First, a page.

The ordinary Gikuyu people, before the introduction of convectional education, took science as mysteries and subjected it to medicine men. Otherwise, they had an insight in the general application of basic science in their everyday life, just like any other community elsewhere. In any society, the basic application of science was either inherited from their ancestors or a discovery of their own, which in time became a component of their own development process.
An example of traditional science at work;
The Gikuyu women are known to remove boulders and other hard rocks from their farms by setting up a big fire on the rocks, then pour cold water on the heated rocks, when the expanded rock because of high temperatures is cooled instantly, as it contracts, it breaks into small fragments to create a new farming space. Gikuyu women did not know the process of exfoliation from scientific point of view, but they knew from experience, hot cooking stones break when they come into contact with cold water. The transfer of that science from the kitchen experience to the farm created more land for production.
The rock breaking process, pottery, massage, weaving, midwifery, counting knots etc are regarded as domestic wisdom. This wisdom was confined to a woman’s territory- the homestead and the garden. Domestic wisdom has never been handled in secrecy because it uplifted the much needed general welfare of the society. But traditionally advanced scientific exploits in areas such as military, medicine and iron works were in men’s domain. Information on any of the three was shared in secrecy. But metal workmanship was passed from father to son in a particular clan after administration of oath to respect the law of silence. This oath confined the trade within the family. It is no wonder in many African societies black smith families marry from blacksmith families. Similarly the highest level of science and its application within Gikuyu community were referred to as esoteric wisdom thus entirely entrusted to the college of seers. The college of seers is comprised of twelve seers who each of them have a special role in a particular branch of esoteric wisdom.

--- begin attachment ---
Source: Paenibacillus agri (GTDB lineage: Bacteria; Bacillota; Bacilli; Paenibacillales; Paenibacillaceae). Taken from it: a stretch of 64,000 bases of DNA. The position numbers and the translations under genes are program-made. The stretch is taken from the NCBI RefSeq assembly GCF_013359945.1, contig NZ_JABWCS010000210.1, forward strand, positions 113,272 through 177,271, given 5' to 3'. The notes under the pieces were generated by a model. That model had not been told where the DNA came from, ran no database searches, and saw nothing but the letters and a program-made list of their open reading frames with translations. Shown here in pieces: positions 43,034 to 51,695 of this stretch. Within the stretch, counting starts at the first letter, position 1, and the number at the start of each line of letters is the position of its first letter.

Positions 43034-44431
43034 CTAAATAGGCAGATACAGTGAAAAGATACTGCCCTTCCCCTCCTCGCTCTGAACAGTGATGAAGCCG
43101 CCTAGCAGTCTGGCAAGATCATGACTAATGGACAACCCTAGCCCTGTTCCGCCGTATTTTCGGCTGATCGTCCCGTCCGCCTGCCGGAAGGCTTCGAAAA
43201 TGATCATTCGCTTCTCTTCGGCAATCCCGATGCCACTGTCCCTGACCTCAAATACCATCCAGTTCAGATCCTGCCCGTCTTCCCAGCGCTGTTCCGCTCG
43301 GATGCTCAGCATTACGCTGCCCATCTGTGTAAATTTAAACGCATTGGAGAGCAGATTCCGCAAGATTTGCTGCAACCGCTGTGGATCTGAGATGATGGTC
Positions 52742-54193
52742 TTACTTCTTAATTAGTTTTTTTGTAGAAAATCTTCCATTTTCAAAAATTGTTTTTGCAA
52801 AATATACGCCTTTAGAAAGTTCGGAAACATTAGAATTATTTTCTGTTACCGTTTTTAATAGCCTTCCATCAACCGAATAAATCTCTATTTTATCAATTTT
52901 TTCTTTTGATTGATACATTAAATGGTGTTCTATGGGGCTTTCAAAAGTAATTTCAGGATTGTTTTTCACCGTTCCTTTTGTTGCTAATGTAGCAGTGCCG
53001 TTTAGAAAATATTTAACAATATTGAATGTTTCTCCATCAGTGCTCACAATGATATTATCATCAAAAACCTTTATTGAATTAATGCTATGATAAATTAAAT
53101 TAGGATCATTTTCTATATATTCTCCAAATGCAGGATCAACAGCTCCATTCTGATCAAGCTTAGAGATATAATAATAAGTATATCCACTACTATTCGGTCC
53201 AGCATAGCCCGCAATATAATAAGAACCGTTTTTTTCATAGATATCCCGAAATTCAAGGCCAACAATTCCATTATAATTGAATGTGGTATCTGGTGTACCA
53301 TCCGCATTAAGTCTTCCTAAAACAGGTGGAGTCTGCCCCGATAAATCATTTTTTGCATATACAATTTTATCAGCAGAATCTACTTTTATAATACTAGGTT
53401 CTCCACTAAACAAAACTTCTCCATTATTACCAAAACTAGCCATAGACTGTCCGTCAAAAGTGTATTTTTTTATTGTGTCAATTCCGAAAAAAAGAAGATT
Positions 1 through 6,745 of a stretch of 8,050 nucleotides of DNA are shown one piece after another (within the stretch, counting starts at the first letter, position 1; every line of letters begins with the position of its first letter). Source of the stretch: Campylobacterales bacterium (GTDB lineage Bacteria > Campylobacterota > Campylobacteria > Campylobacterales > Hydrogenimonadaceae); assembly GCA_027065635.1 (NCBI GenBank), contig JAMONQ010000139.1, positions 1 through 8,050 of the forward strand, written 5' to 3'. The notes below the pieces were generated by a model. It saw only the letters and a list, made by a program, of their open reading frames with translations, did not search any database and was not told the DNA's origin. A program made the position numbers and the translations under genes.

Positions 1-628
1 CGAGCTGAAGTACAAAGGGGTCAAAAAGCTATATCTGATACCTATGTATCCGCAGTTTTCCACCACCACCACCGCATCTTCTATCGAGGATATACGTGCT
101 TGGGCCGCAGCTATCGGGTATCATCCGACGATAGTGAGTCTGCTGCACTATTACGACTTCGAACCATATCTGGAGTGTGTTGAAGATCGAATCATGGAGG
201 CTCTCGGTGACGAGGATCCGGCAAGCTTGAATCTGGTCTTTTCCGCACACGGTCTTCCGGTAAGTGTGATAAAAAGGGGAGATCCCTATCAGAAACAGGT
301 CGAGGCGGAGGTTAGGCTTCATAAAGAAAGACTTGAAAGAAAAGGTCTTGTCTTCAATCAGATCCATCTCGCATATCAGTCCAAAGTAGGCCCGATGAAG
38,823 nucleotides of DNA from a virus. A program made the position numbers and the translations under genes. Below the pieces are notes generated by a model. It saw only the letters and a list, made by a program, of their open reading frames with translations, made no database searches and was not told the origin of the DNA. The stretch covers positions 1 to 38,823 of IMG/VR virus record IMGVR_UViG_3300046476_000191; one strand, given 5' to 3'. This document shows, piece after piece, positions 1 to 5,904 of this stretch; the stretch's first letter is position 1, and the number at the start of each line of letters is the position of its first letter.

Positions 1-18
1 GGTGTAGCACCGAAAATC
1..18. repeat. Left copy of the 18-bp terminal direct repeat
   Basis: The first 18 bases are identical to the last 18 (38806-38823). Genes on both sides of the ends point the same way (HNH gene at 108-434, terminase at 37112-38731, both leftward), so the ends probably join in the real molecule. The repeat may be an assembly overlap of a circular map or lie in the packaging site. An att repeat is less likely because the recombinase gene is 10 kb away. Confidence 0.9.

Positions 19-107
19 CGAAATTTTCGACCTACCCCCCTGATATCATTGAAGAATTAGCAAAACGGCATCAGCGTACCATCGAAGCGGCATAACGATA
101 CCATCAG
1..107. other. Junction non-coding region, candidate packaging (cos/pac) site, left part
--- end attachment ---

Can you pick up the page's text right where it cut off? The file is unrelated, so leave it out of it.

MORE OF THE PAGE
Seers are in a class of their own. First they have committed their service to Ngai and the welfare of their society. Second, they have no taste to be tempted to bend justice. Third, they operate in total secrecy bound by a very powerful oath of office. As a rule they must be of the Wanjiru clan, and knower’s of the Gikuyu traditions and psych. They live in segregation with their highly sharpened brains because they are the community’s think tank.
Information touching on some areas of science discipline is not accessible to the ordinary members of public because seers say it is Ngai’s invisible hand. For instance there are two categories of herbs. The general herbs administered by the general public, and the classified secret herbs administered by seers in activation of the brain of elders undergoing the rite of passage to enter the seerhood fraternity.